A prominent women's rights activist in New Brunswick is calling on the Alward government to answer questions about its new women’s advocacy organization.

Rosella Melanson

Rosella Melanson, a former executive director for the Advisory Council on the Status of Women, said the Alward government’s new women’s advocacy group is virtually non-existent. (CBC)

Finance Minister Blaine Higgs’s 2011 provincial budget eliminated funding to the Advisory Council on the Status of Women, a move that was criticized by opposition parties and groups at the time.

The Progressive Conservatives announced in 2013 that a new group, called the Voices of New Brunswick Women Consensus-Building Forum, would be created and it would have a $200,000 budget.

Rosella Melanson, a former executive director for the Advisory Council on the Status of Women, said the Alward government’s new women’s rights group is virtually non-existent.

She said the group is not giving a voice to important issues that affect women.

“Like everything from prevention of violence, which we do very, very little of, to dealing with the only abortion issue — access to services. Before every election, a body looking for change on those issues would have a few recommendations or options or whatever,” Melanson said.

The provincial government appointed 15 members to the new forum in February. Even after five months, Melanson said the agency cannot be contacted by phone, email or on social media.

'I'd rather see nothing, than something that's pretending to do the job, and not doing it.' - Rosella Melanson

“What is happening? There is nothing happening and that is weird. Five months after the appointments, and a year after the creation of the body,” she said.

"I'd rather see nothing, than something that's pretending to do the job, and not doing it," Melanson added.

Education Minister Marie-Claude Blais, who is also the minister of women’s equality, said the new group that was created earlier this year is slowly coming together.

“It takes time. We have two co-presidents who are active and are working now,” said Blais.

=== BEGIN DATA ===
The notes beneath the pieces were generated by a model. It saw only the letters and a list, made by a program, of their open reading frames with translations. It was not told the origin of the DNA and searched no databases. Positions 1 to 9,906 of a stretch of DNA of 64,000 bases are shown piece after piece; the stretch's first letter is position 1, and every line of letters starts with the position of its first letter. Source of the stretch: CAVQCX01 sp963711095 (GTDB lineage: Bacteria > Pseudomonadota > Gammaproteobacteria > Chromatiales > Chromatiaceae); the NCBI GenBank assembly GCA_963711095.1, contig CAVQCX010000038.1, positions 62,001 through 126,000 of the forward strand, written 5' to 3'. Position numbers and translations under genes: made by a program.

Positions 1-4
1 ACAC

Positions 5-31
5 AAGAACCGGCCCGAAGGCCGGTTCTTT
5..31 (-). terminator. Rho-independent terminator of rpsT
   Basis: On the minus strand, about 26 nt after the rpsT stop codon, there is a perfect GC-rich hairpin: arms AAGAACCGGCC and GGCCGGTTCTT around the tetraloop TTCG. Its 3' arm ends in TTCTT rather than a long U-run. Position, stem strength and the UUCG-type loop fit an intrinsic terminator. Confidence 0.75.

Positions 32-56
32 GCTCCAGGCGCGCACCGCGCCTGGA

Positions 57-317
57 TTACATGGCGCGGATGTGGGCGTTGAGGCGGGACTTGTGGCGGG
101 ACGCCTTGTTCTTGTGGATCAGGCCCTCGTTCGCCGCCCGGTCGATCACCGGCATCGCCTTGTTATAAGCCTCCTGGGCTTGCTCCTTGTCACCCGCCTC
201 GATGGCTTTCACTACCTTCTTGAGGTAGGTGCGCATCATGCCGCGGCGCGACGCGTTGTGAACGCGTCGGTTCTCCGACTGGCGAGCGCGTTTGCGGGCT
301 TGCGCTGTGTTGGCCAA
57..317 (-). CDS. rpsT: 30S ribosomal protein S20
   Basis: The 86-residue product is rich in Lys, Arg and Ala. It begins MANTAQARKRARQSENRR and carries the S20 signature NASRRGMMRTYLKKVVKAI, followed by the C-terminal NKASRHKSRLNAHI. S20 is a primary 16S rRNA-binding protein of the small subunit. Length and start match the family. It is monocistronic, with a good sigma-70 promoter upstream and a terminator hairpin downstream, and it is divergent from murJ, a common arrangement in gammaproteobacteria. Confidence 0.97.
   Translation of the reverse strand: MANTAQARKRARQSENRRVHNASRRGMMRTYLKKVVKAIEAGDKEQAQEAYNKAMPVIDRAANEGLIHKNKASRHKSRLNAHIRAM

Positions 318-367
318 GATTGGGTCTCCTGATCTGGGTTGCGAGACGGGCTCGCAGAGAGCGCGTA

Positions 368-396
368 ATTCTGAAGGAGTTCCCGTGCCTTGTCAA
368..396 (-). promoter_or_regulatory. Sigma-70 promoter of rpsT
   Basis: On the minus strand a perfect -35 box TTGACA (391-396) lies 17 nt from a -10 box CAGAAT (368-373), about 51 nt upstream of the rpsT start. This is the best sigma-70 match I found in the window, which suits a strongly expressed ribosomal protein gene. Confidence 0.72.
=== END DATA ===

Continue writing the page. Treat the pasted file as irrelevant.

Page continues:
“We've already had meetings where I was present. I am meeting with co-presidents next week too. But it's an independent forum.”

Wendy Robbins

Wendy Robbins, a member of the forum and a professor of gender and women’s studies at the University of New Brunswick, said she has concerns about the new women's advocacy organization. (CBC)

Wendy Robbins, a member of the forum and a professor of gender and women’s studies at the University of New Brunswick, said she has concerns about the new organization.

“When we had the first meeting and saw the mandate, there were a lot of red flags for me,” Robbins said.

Robbins said that initial mandate made no reference to abortion even though the future of the Morgentaler abortion clinic has been on the public radar screen for many months. The group did release a media statement in June that called on the provincial government to repeal the regulation that they say put barriers on access to abortion.

She said her worry is the new forum could be a way for the provincial government to show it wants to promote women's issues without really doing so.

Robbins said she was skeptical about the new group from the beginning and worried that it could be a pre-election tactic.

“Are we just being used? Can somebody point and [say], 'Well, we've set up the replacement, don't hold that against us, we've got one,’” Robbins said.

“The feeling of being used really bothers us because we are putting phenomenal amounts of volunteer time, energy and effort and if it is just window dressing or exploitation of people’s good intentions that really hurts.”